first-overall draft pick Cam Newton putting up stellar fantasy
numbers, at least the team’s fans had something to cheer for.

Then they won four of their next five games, a strong finish

that seemed to justify Hurney’s decision and raised expectations
for the following season.

Those expectations were dashed when the Panthers opened

2012 by going 1-5. The fifth loss in that stretch, a 14-19 fall-from-
ahead defeat at home against the Cowboys, led to Hurney’s
dismissal after a decade with the team. Three weeks
later, special teams coach Brian Murphy was fired. (Not that
it did any good—in the next game, Carolina fumbled a punt,
missed a field-goal attempt, and lost four yards on a fake punt
gone wrong.) With heads rolling in Charlotte, Rivera seemed
destined for the chopping block, but he survived to finish the
year. That was his first escape of the season, but it wouldn’t
be his last.


Hurney’s firing failed to motivate the club, which proceeded
to lose three out of the next four games. Once the Panthers
sunk to 2-8, however, they rallied just like the year before:
they won five of their last six games, including each of their
last four. Consensus opinion said this was all too little, too late
for Rivera, and Michael Lombardi of NFL Network (he had
not yet left for the Browns) reported that the Panthers would
make a change. Nevertheless, as one coach after another was
fired on Black Monday, Rivera somehow lived to see another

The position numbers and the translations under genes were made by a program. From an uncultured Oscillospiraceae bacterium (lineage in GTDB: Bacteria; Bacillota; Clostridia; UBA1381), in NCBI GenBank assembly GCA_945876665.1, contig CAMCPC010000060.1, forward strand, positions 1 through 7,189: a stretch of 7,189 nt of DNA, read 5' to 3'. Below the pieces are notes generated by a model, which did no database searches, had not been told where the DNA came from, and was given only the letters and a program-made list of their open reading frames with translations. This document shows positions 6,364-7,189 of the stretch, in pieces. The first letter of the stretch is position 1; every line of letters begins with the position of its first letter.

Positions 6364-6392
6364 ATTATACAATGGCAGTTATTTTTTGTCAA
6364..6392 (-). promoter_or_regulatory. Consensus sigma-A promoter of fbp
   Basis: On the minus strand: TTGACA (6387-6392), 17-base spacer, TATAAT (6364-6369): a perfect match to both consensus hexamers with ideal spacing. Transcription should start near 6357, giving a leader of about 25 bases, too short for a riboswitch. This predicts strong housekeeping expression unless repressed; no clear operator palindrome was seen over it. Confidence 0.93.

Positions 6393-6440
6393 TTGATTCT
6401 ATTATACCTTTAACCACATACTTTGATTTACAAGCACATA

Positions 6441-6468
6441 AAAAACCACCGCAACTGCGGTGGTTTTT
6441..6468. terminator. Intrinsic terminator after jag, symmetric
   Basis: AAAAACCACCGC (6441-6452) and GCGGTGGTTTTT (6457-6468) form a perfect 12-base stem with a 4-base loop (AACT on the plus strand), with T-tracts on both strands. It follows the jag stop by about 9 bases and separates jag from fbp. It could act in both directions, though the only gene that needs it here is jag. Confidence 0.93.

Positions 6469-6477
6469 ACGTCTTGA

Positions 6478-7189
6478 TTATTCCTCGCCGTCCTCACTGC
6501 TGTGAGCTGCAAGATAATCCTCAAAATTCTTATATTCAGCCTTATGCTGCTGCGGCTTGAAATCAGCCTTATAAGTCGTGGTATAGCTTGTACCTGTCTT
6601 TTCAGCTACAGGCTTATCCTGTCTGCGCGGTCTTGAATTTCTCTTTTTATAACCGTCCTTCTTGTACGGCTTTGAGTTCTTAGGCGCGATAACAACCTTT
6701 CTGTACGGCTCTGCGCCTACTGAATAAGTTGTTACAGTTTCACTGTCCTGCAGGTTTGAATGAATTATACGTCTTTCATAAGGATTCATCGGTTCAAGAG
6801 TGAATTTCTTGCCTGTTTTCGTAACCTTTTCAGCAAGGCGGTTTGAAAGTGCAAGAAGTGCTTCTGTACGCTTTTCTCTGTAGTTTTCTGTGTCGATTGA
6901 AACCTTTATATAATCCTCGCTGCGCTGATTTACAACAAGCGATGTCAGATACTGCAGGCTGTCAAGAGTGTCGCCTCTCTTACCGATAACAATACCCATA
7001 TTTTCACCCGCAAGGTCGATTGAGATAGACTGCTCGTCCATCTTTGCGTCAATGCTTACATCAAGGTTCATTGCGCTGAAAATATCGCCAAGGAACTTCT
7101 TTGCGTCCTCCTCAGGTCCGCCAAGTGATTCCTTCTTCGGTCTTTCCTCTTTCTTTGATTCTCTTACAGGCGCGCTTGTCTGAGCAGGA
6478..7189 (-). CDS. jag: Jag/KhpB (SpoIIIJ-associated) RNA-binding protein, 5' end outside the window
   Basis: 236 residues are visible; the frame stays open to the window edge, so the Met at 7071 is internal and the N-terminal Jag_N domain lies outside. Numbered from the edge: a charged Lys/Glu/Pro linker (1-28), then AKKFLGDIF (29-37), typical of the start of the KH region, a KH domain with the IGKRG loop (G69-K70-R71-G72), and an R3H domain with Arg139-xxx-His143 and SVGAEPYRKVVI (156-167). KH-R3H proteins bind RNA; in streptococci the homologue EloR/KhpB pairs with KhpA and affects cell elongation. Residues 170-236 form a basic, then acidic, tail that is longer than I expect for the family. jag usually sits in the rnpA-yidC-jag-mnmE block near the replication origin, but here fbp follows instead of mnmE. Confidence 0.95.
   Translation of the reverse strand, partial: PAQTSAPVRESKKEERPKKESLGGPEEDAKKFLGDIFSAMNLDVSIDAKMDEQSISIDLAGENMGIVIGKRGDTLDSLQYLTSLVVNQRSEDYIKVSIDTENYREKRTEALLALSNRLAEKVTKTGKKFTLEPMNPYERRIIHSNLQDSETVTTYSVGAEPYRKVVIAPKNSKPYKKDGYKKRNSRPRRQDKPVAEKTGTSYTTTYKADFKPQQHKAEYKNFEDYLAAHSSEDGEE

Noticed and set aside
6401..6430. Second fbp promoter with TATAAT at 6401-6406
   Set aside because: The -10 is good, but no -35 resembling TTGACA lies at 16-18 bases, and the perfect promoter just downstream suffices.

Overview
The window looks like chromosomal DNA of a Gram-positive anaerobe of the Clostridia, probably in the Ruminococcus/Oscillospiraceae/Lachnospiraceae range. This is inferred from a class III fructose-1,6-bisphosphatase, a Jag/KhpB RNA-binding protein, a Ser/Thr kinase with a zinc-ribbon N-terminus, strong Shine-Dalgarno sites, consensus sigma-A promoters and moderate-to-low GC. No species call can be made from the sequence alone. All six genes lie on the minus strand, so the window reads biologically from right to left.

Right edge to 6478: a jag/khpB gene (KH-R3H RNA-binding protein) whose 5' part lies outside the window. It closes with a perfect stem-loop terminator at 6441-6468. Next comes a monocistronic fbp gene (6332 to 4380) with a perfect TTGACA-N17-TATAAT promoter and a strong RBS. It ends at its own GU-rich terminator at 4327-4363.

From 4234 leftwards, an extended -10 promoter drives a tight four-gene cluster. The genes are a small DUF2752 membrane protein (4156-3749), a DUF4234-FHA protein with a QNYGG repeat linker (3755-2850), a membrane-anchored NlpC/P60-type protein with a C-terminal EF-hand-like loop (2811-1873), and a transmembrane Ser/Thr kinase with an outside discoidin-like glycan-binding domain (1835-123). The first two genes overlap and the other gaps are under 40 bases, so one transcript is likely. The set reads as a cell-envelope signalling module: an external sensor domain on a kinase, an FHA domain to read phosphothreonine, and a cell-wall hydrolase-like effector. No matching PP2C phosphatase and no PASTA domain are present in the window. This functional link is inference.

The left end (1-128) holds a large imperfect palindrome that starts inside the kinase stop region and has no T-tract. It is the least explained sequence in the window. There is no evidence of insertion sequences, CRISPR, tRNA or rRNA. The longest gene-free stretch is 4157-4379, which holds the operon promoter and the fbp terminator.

day. That four-game win streak to end the year had earned
Rivera one more season in charge. Not all his coaches were
retained, however. Running backs coach John Settle, receivers
coach Fred Graves, and linebackers coach Warren Belin were
shown the door, decisions that Rivera insists were his and his
alone. Whether that’s true or the firings were ordered from
upon high, the sense of urgency is clear: It’s win or bust for
Rivera this season, and he’d better win right away.





They predict 9-10 wins and put our Post Season odds at 58.4%. The biggest issue? Ron Rivera.


The full 498 page.pdf available for purchase on their site here:






Also, give some love to the author of the Panthers article:







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Oh and



Carolina used the pistol roughly twice per game, but they’ll likely use it more often in 2013. The Panthers averaged 9.0 yards per play from pistol with 67.7% DVOA.



A big "sup" to everybody that swore the Pistol was a college fad a few seasons ago.